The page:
Cooking Issues

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Cooking Issues Radio with Special Guest Jeffrey Steingarten

August 16th, 2010 · Uncategorized

by Nastassia Lopez

Jeffrey Steingarten.

Cooking Issues will be live on the Heritage Radio Network tomorrow (Tuesday) from 12pm-12:45pm EST with special guest, and good friend, Jeffrey Steingarten. Steingarten has been the food critic for Vogue Magazine since 1989, is the author of several must-read books on food and eating, and sits at the judges table on the Food Network’s Iron Chef.

Dave and Jeffrey will be taking callers and answering all of your cooking issues at: 718-497-2128.  How often are you going to get to ask Jeffrey a question? As usual, if you’re not able to call in, email Nastassia your questions at (but we love live callers more than anything!).

If  you miss the show, be sure to download it on iTunes.

Thanks for listening,

The Cooking Issues Team

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New Zoo Review: Cooking Odd Meats

August 13th, 2010 · Uncategorized

by Dave Arnold

Czimer’s Meats, outside of Chicago, specializes in hard to find meats.  We ordered up some beaver,  yak, a whole raccoon, some bear, and a lion steak. Lion?

Strange meat: 1) Yak meat was dark and fairly well marbled but felt tough. 2) Lion meat looked like pork and was very soft when raw. 3) Bear meat was extremely dark and very soft. 4) Beaver tail, bony and fatty. 5) Beaver flapper --looks like reptile skin and feels like a floppy canoe paddle. Not pictured: whole racoon.

It is illegal in the US to sell wild hunted game, so how does Czimer’s get these meats? Some of Czimer’s meats, like Yak, are farmed.  In other cases the meat is a by-product that would be thrown away if not eaten. Czimer’s raccoons and beavers are wild animals that are trapped for fur.  Perversely, although commercial hunting is illegal, selling meat from trapped animals is not –provided they are slaughtered in a USDA approved facility. Bears and lions are raised by big game dealers for circuses, exotic pet enthusiasts and zoos.  When those animals get too old to breed or their owners discard them they are slaughtered for their fur and the meat goes to Czimer’s.  Sad but true. If the animals are being slaughtered, it is a sin not to eat them.

Why cook these animals?

America used to be the place to eat strange animals.  We were world renowned for the quantity, quality, and variety of our game.  We ate wild animals, farmed animals, young animals, old animals. For an eye-opening reference, see Thomas DeVoe’s 1867 book The Market Assistant(free on Google books), which describes all the foods available in 19th century American markets.  Now we eat a fairly small number of animals, almost all of them young.  Hunters are the only people here who eat a wider variety of meat from animals of different ages.  Because older animals are tougher, and wild game often lacks extensive marbling, hunters often have problems making meat as delicious as it could be.  They frequently relegate game meat to highly sauced preparations or stews, or serve tiny chunks of meat fried in a heavy batter.  I have had alligator seven times and I still don’t know what it tastes like; it’s always served as generic fried stuff with a gloppy sauce. Every hunter should adopt low temperature cooking to get the most out of their meat, which is what we did with our Czimer’s shipment – you get delicious and tender meat without overcooking and without masking natural flavor.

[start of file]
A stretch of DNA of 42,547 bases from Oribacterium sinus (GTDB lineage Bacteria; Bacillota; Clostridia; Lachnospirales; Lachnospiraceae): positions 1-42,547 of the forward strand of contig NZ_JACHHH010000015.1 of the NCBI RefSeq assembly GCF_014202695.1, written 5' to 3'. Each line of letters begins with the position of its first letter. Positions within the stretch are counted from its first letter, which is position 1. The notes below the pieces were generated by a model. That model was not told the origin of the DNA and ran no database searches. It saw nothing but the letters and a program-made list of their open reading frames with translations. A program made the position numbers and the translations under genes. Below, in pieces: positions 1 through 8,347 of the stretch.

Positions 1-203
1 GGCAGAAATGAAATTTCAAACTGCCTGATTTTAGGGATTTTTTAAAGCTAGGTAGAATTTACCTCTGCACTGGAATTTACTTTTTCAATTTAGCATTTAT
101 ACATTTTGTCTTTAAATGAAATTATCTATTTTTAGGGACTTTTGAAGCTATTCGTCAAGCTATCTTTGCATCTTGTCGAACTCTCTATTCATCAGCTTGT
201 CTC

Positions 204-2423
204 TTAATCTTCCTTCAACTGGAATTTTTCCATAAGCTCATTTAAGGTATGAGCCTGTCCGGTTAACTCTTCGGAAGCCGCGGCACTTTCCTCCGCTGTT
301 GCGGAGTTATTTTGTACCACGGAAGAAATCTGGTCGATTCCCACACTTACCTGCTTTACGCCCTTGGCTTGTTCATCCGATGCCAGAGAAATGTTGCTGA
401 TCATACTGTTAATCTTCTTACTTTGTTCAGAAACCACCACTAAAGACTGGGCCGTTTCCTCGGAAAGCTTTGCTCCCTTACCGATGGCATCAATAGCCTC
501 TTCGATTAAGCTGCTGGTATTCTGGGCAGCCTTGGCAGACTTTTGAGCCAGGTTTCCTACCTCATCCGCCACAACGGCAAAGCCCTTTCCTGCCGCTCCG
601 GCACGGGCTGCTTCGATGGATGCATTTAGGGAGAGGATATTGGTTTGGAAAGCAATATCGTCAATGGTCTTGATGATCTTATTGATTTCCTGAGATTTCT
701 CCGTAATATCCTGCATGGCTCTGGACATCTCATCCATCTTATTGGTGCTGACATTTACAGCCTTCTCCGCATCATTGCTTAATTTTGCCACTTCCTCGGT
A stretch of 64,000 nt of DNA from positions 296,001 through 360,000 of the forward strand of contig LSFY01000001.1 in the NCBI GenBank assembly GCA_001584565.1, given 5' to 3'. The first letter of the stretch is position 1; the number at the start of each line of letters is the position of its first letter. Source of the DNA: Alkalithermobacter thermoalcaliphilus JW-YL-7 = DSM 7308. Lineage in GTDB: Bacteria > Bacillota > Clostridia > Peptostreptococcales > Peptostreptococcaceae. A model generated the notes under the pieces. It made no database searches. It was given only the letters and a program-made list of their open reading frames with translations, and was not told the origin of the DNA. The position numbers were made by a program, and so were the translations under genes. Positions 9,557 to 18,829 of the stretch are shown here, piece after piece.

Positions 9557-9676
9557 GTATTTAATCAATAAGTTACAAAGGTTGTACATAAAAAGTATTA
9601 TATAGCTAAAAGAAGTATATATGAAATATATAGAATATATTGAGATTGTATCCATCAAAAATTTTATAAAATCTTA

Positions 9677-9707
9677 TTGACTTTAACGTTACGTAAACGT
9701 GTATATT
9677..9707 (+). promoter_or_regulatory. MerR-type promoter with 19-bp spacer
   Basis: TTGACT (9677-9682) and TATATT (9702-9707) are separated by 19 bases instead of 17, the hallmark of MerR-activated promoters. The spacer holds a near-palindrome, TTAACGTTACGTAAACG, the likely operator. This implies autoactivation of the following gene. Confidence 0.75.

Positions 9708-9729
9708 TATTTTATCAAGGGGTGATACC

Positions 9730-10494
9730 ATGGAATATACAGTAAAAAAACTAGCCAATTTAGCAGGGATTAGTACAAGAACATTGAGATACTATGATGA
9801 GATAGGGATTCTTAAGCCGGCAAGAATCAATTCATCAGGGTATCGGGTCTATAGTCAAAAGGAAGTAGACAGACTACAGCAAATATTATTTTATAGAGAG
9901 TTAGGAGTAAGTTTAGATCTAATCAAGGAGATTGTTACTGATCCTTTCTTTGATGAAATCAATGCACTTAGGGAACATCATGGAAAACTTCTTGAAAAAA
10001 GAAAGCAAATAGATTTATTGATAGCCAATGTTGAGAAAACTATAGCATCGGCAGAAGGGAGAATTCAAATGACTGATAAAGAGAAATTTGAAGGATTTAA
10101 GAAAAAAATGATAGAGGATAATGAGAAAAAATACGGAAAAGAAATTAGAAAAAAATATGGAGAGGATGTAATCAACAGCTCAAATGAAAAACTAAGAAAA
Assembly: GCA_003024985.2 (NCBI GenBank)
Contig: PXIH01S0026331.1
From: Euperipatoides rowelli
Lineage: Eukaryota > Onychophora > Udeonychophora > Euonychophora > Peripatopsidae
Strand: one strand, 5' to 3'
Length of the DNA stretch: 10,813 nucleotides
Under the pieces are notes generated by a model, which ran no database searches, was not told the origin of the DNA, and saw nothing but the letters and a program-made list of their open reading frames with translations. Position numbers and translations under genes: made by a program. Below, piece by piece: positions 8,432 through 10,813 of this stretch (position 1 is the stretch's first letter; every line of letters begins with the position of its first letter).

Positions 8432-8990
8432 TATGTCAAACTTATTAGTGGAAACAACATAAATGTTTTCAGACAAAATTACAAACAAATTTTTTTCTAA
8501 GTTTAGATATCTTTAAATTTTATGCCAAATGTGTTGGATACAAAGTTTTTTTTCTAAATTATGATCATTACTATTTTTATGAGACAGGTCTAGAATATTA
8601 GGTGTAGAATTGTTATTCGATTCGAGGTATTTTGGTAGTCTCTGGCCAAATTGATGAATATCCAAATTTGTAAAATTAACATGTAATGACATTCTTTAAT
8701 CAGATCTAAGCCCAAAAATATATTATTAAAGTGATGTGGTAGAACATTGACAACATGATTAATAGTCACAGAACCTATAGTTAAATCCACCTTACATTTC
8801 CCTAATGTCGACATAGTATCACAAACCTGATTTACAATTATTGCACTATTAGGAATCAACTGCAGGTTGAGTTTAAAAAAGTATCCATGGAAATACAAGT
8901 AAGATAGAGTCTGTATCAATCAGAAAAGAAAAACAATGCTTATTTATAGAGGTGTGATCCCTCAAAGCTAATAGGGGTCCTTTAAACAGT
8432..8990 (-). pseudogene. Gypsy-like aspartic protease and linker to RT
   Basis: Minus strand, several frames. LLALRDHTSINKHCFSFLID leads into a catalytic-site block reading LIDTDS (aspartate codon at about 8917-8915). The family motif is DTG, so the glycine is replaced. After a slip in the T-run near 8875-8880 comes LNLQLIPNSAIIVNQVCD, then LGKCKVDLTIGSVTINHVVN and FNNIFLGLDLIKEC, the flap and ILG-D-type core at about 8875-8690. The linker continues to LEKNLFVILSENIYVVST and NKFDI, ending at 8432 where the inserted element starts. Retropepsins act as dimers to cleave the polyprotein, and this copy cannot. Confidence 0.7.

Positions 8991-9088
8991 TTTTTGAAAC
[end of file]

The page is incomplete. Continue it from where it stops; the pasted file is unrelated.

The meat we got from Czimer’s came frozen. We thawed it, then seared, then bagged with salt and butter, cooked low temperature, and finished in a raging deep fryer.

Our answer to cooking problems: fry everything.

Most of the meat we ordered was in steak form.  Unfortunately, these steaks were cut very thin.  Czimer’s  explained that most cooks grill these meats, and if they were cut thick they would be preposterously tough.  They agreed to cut thicker for me next time.  Here’s a rundown of the meats:



Yak is delicious. Our piece arrived hard and tough, so I knew we’d have to cook it a while.  I wanted it fairly rare, so I cooked it at 56 degrees C for 24 hours.  It was great –tender and juicy.  Strangely, it tasted a bit like duck breast — it had a bit of a livery taste that certain cuts of meat  take on when you cook them a long time –duck, eye of round, etc.  Usually, this liver flavor is a negative attribute.  On yak it worked nicely.  A definite do-again.

African Lion:

Lion --tastes like pork.

Lion tastes like pork with a special savory twang. The guy at Czimer’s told me lion tastes different because lions eat meat exclusively.  The meat itself was very pale and soft when raw, so I figured I wouldn’t have to cook it a long time.  It had very little intramuscular fat, so I thought the greatest challenge would be not drying the meat out.  We cooked it at 60 C for 2 hours; it was good but still tough. Next time I would cook a little lower – maybe 58 C, and for a lot longer time –like 24 hours.  It turns out that older meat can be tough even if it feels soft raw.  Czimer’s explained that lion meat is always soft, and you can’t use the way it feels raw to judge how tender it will be after cooking.  I liked lion, but don’t know that I would cook it all the time –I’ll stick with pork.  It probably isn’t healthy to eat a lot of carnivore meat anyway (concentration of toxins, prion nonsense, etc).

Black Bear:

Old black bear.